- Creative Commons were created by Harvard Law School professor Lawrence Lessig in 2001.
- Creative Commons is NOT mutually exclusive of copyright.
- Creative Commons is a set of licenses, for creative works, reciprocal to Copyright.
- Creative Commons is Copyleft, and they build upon and expand what Richard Stallman started in the early 80s with the GPL.
- Creative Commons allows copyright holders to license their work in a direct, clear and concise way to a third party, with a set of simple rules to define what's legally feasible with said creative works; a contract that needs no signing, if you will.
- Feel free to read Lawrence Lessig books.
Undeniably, what hacker means has changed over the decades, thanks to the media and their distorted perception that played a significant role into transforming it in only meaning computer criminals. If you have read Steven Levy's book, you know that the epilogue about Richard Stallman is entitled "The Last of The True Hackers". 'Nuff said.
However, if you are enthralled by hacking and security as I am, here is a second reading list about computer criminals, (to read after you've read at least Hackers by Steven Levy!). The following books are based on some of the most famous hackers true stories of exploits and biographical books. A glimpse into modern hackers lives if you will. I can guarantee you three things about reading these books:
If you like superheroes stories for their incredible narrative, you will be enthralled and sucked in by these books about real-life hackers.
You'll be surprised, astounded and gobsmacked to learn what is even remotely possible for crackers to do with the right motivation.
It will be an eye-opening experience: these stories seem too impossible to be true, for how articulated they are and how unlikely and improbable they seem. At times you will be thinking "this is fiction, I don't buy it".
Should you be thinking about Hollywood crap movies, don't. We are talking about the real deal here.
Like every other topic in this post, these books and documentaries are nowhere near exhaustive but make a great primer.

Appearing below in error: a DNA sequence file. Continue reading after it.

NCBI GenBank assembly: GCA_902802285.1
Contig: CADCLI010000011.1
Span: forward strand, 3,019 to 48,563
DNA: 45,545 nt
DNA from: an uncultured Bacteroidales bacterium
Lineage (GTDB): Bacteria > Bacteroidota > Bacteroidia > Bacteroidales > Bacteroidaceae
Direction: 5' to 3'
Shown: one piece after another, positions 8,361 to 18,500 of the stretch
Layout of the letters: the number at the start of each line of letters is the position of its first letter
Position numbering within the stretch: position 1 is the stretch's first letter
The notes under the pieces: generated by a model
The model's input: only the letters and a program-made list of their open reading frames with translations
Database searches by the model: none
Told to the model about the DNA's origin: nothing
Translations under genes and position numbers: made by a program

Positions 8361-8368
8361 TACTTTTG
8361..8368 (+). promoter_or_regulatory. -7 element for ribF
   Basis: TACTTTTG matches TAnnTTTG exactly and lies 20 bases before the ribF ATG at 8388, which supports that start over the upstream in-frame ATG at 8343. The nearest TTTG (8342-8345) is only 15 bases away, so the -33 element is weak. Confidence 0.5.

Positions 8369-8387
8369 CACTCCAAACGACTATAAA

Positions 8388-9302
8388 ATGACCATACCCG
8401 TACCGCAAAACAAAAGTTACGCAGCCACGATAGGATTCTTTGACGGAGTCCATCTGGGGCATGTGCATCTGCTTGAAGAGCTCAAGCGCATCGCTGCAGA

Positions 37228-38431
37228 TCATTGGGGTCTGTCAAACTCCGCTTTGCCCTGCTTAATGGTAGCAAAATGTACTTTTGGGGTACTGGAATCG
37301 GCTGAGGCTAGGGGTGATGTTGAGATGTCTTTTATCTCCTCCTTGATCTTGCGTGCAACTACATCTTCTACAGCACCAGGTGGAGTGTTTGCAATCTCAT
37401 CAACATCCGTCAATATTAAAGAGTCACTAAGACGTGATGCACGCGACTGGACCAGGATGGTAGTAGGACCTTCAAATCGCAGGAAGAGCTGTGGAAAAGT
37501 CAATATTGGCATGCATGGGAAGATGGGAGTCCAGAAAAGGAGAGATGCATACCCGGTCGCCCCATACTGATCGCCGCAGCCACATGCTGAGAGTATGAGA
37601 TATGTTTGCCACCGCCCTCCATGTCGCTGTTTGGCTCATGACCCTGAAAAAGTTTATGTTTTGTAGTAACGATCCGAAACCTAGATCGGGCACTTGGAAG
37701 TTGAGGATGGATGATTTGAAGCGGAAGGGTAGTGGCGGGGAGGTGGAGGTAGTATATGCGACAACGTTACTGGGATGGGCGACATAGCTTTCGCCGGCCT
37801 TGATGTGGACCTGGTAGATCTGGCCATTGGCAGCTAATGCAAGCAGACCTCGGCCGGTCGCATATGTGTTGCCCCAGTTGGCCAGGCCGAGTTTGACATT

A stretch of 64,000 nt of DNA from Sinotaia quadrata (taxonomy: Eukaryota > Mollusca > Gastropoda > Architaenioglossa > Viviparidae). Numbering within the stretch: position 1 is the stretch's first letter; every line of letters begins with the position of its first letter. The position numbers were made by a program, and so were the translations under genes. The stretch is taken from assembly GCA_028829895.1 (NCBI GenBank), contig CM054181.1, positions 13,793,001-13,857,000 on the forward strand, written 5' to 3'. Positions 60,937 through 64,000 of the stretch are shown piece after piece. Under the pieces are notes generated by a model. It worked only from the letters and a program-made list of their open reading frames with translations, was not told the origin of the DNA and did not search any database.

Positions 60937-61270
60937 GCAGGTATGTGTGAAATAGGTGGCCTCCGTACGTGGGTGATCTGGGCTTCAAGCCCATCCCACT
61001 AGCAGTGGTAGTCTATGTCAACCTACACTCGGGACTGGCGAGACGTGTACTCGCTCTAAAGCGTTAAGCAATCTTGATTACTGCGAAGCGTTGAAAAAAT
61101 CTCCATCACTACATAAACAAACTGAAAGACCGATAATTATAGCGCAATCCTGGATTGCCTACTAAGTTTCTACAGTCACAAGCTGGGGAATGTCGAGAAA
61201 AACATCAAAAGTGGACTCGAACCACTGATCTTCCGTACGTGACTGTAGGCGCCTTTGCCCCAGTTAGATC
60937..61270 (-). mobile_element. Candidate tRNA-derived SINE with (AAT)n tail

- The Art of Deception: Controlling the Human Element of Security
- The Art Of Intrusion: The Real Stories Behind The Exploits Of Hackers, Intruders, And Deceivers
The only biography/story you should read or watch about Kevin Mitnick:
- Ghost in the Wires: My Adventures as the World's Most Wanted Hacker
- Freedom Downtime
Do NOT read or watch Takedown. It's a dishonest book about Mitnick and his capture; and same goes for the derived movie.
- Social Engineering: The Art of Human Hacking
- Unmasking the Social Engineer: The Human Element of Security
Old but Gold
While this primer focus is on hackers and FLOSS, we couldn't talk about these topics without the mandatory mentions of the computer industry. Here are some valuable historical references, in the form of documentary. Some of these resources were pulled from the Internet. See if you can find any media to read or watch to quench your thirst.
- https://en.wikipedia.org/wiki/HomebrewComputerClub 1
- https://en.wikipedia.org/wiki/TheSecretHistoryofHacking 1
- https://en.wikipedia.org/wiki/Triumphofthe_Nerds 1
- https://en.wikipedia.org/wiki/Nerds_2.0.1 1
- https://en.wikipedia.org/wiki/NerdTV 2
Here's a bonus: an author I love, and I strongly suggest you read Cory Doctorow. He is a Canadian-British blogger, journalist, and science fiction author and his books are about the topics we have covered in this primer, besides being great stories to read. The most pertinent here, a book that you'll love, is "Little Brother". From Wikipedia:
a novel about four teenagers in San Francisco who, in the aftermath of a terrorist attack on the San Francisco–Oakland Bay Bridge and BART system, defend themselves against the Department of Homeland Security's attacks on the Bill of Rights.
His books are, besides hard copies you can buy, also available in Creative Commons; download them in PDF from his website: https://craphound.com